Association between directly measured and calculated remnant cholesterol. Each grey dot indicates concentrations for an individual, red dashed lines indicate 80th percentiles, and the dark blue line is from a local polynomial regression (unadjusted) between directly measured and calculated remnant cholesterol (both capturing cholesterol content in triglyceride-rich lipoproteins). The black dashed line is the identity line Y = X. From Eur Heart J. ehab293, https://doi.org/10.1093/eurheartj/ehab293.
Quispe et al. adopt two approaches in evaluating the contribution of remnant-C to ASCVD risk in these combined cohorts: multivariate models in which remnant-C, LDL-C, and apoB are included as explanatory variables; and a ‘discordancy’ analysis relating population percentile for remnant-C to that for LDL-C. The discordant high remnant-C (percentile)/low LDL-C (percentile) group, but not the low remnant-C/high LDL-C group, was associated with increased ASCVD risk compared with the concordant group (where the percentiles for remnant-C and LDL-C were similar) with a hazard ratio (HR) of 1.21 [95% confidence interval (CI) 1.08–1.35] for ASCVD. This observation supports the view that TRL-C/remnant-C represents an additional risk factor beyond LDL-C. The finding is in line with the recent publication from Johannesen et al. that explored in a similar discordancy analysis the impact of TRL-C on ASCVD risk in statin-treated individuals in the Copenhagen population. In the study of Quispe et al. it was concluded further, based on multivariate statistical models, that the risk associated with remnant-C was independent of traditional risk factors, LDL-C and apoB, and remained a statistically significant risk predictor even after adjusting for non-HDL-C.
There are a number of issues worthy of comment in the interpretation of these findings. First, the Cox model results can give the impression that LDL-C is not associated with increased ASCVD risk. However, the model adjusts for apoB which is present as the major protein in LDL particles (LDL-C and apoB are highly correlated for this reason), and it is no surprise that LDL-C becomes non-significant if apoB is included in the model. Second, apoB is also an integral structural component of all TRL remnant particles (apoB100 in VLDL remnants, apoB48 in chylomicron remnants). It may be that the remnant-C level as determined by the authors is a statistically independent risk predictor when total plasma apoB is inserted into the regression model, but the cholesterol in remnants does not cause atherosclerosis outside of its constituent association with apoB-containing lipoprotein particles. How total apoB is distributed across the VLDL-LDL spectrum may differ in individuals with concordant and discordant remnant-C/LDL-C profiles.
The authors further report that elevated remnant-C levels remained associated with ASCVD even after adjusting for non-HDL-C. The physiological relevance of this adjustment is unclear so it is hard to discern the implications of this result. However, the authors offer the following suggestion ‘this observation suggests that elevated levels of remnant-C, regardless of total non-HDL-C level, may indirectly reflect risk information related to other atherogenic mechanisms such as increased apoC3 or ANGPTL3 activity rather than the risk captured in the cholesterol content of remnant particles’. However, since remnants carry around twice more cholesterol per particle than LDL (not 40 times more as stated) it seems feasible that the increased cholesterol/apoB molar ratio could explain, at least partly, the difference.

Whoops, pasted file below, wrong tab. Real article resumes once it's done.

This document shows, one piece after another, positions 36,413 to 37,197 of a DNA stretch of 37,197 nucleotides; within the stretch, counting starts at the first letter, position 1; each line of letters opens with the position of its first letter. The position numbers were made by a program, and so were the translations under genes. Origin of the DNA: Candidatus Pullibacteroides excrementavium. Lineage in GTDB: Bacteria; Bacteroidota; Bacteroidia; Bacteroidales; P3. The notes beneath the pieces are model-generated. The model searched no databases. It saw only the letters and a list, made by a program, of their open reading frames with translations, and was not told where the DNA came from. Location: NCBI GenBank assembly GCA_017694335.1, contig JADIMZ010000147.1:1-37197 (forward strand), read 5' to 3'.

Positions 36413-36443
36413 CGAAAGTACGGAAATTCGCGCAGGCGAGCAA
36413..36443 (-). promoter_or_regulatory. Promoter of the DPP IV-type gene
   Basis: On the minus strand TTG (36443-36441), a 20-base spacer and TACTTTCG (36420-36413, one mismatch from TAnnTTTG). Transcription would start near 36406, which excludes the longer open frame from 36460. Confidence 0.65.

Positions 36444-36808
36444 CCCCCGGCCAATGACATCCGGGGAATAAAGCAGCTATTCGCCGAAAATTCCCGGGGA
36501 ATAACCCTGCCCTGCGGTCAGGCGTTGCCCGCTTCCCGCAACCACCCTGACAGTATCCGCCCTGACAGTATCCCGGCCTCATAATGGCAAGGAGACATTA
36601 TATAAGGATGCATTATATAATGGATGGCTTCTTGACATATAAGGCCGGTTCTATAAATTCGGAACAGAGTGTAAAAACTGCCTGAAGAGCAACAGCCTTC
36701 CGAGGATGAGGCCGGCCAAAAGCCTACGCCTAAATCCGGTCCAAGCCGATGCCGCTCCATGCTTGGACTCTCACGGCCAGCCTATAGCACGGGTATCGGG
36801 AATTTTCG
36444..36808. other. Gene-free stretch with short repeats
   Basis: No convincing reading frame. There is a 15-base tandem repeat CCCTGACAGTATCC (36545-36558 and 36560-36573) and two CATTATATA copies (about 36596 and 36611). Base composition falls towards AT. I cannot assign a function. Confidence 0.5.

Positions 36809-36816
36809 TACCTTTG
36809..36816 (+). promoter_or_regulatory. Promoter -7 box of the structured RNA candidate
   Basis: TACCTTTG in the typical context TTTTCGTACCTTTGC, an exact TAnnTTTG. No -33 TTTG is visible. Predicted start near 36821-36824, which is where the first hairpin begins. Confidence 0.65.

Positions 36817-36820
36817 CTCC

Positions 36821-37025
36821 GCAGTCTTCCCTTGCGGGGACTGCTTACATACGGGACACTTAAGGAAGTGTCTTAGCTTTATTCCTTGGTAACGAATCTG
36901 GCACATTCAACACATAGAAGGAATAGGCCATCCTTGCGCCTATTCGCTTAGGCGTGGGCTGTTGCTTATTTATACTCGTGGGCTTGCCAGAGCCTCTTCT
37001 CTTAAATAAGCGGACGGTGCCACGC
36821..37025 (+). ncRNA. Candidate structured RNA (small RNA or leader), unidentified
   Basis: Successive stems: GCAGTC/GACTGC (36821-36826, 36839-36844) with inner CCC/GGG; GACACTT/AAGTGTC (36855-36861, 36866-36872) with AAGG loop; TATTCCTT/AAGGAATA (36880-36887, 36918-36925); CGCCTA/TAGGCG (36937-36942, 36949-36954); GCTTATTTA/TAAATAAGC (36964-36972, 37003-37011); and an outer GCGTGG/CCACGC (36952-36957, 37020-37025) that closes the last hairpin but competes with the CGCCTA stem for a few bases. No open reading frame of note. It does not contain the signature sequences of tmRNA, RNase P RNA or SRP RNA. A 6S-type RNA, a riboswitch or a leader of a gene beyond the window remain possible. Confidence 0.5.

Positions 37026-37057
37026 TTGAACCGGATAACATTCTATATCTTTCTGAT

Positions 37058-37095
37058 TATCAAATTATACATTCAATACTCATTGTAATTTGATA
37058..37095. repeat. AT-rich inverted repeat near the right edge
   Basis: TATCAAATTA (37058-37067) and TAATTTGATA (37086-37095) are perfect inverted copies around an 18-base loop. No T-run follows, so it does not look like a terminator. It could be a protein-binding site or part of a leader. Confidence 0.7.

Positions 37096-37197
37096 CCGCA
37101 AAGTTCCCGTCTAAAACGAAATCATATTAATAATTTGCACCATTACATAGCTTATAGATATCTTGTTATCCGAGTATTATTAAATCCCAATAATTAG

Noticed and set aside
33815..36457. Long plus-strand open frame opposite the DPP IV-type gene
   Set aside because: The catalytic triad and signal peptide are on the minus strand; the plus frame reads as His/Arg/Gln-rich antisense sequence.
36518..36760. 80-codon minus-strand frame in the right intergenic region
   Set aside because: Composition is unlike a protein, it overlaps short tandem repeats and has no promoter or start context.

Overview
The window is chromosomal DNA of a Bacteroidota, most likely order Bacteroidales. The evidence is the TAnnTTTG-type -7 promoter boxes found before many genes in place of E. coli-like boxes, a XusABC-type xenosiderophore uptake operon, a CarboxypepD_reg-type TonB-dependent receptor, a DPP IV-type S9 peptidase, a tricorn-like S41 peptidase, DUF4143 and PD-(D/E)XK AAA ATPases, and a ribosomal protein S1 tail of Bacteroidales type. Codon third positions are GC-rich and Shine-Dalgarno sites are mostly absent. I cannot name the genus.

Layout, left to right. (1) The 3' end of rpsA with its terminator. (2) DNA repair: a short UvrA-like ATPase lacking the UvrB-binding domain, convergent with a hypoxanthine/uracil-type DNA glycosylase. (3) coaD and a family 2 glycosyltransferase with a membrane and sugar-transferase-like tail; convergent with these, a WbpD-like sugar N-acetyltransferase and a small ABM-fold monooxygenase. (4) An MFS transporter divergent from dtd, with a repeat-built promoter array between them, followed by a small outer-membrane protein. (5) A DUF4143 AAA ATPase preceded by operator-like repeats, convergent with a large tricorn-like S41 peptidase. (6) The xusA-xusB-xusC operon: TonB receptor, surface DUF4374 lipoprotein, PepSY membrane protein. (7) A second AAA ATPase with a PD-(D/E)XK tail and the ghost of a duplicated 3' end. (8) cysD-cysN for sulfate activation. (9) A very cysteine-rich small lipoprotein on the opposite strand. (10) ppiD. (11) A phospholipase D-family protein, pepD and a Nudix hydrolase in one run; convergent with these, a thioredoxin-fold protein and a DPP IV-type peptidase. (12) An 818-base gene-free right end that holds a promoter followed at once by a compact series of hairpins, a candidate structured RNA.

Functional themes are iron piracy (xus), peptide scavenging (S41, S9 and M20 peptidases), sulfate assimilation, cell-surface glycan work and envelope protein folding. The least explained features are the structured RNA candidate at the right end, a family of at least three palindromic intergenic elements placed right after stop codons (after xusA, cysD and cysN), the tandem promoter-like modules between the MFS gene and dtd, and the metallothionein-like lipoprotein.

In addition, the baseline characteristics differed between the high remnant-C/low LDL-C group and the low remnant-C/high LDL-C group; diabetes was 2.4-fold more common and plasma triglycerides 2-fold higher in the high remnant-C/low LDL-C group. It is well known that the expression of apoC-III is associated with elevation of TRLs in subjects with type 2 diabetes, potentially through the influence of glucose homeostasis on the production of apoC-III, and plasma levels of apoC-III have been shown to associate with ASCVD events in several studies, including the ARIC study. Thus, the characteristics of the remnant particles may differ between the high remnant-C/low LDL-C group and the low remnant-C/high LDL-C groups. This is important since it is unclear if all remnant particles display equal atherogenicity. Thus, it is possible that remnants in the high remnant-C/low LDL-C group have characteristics (lipid and/or protein composition) that makes them more atherogenic, than in the low remnant-C/high LDL-C group.
The role of TRL and their remnants in ASCVD is increasingly appreciated not only as a component of residual risk in statin-treated patients with well-controlled LDL levels, but also as an unaddressed causal factor in asymptomatic individuals at increased risk for disease. In focusing on evaluating the contribution of remnant particles to atherosclerosis and as a potential target for intervention, we must not lose sight of the fact that LDL for many is the major driver of atherogenesis. Individual measures of remnant abundance are at present surrogates, and findings need to be interpreted in light of the known pathophysiology of lipoprotein particles.